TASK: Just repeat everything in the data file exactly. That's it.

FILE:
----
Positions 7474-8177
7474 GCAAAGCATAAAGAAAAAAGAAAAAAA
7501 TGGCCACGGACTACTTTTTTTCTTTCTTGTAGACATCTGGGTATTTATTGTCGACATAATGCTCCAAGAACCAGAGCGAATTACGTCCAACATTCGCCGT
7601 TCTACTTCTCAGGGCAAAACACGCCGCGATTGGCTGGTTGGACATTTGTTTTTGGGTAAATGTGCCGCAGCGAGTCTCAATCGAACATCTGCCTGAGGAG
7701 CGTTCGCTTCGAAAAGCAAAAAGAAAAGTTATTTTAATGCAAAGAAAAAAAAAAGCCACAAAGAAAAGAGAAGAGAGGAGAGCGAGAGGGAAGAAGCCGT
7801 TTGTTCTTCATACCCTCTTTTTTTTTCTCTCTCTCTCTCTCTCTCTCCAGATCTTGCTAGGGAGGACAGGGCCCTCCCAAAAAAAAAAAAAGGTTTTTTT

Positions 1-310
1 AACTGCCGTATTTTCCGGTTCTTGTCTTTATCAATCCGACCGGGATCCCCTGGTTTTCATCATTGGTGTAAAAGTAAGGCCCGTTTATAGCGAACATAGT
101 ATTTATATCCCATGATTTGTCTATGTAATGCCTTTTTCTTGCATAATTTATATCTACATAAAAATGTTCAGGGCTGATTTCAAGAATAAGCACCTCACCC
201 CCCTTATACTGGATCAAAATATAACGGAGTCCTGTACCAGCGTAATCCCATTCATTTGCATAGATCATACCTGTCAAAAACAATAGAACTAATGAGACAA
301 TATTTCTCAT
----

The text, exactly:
Positions 7474-8177
7474 GCAAAGCATAAAGAAAAAAGAAAAAAA
7501 TGGCCACGGACTACTTTTTTTCTTTCTTGTAGACATCTGGGTATTTATTGTCGACATAATGCTCCAAGAACCAGAGCGAATTACGTCCAACATTCGCCGT
7601 TCTACTTCTCAGGGCAAAACACGCCGCGATTGGCTGGTTGGACATTTGTTTTTGGGTAAATGTGCCGCAGCGAGTCTCAATCGAACATCTGCCTGAGGAG
7701 CGTTCGCTTCGAAAAGCAAAAAGAAAAGTTATTTTAATGCAAAGAAAAAAAAAAGCCACAAAGAAAAGAGAAGAGAGGAGAGCGAGAGGGAAGAAGCCGT
7801 TTGTTCTTCATACCCTCTTTTTTTTTCTCTCTCTCTCTCTCTCTCTCCAGATCTTGCTAGGGAGGACAGGGCCCTCCCAAAAAAAAAAAAAGGTTTTTTT

Positions 1-310
1 AACTGCCGTATTTTCCGGTTCTTGTCTTTATCAATCCGACCGGGATCCCCTGGTTTTCATCATTGGTGTAAAAGTAAGGCCCGTTTATAGCGAACATAGT
101 ATTTATATCCCATGATTTGTCTATGTAATGCCTTTTTCTTGCATAATTTATATCTACATAAAAATGTTCAGGGCTGATTTCAAGAATAAGCACCTCACCC
201 CCCTTATACTGGATCAAAATATAACGGAGTCCTGTACCAGCGTAATCCCATTCATTTGCATAGATCATACCTGTCAAAAACAATAGAACTAATGAGACAA
301 TATTTCTCAT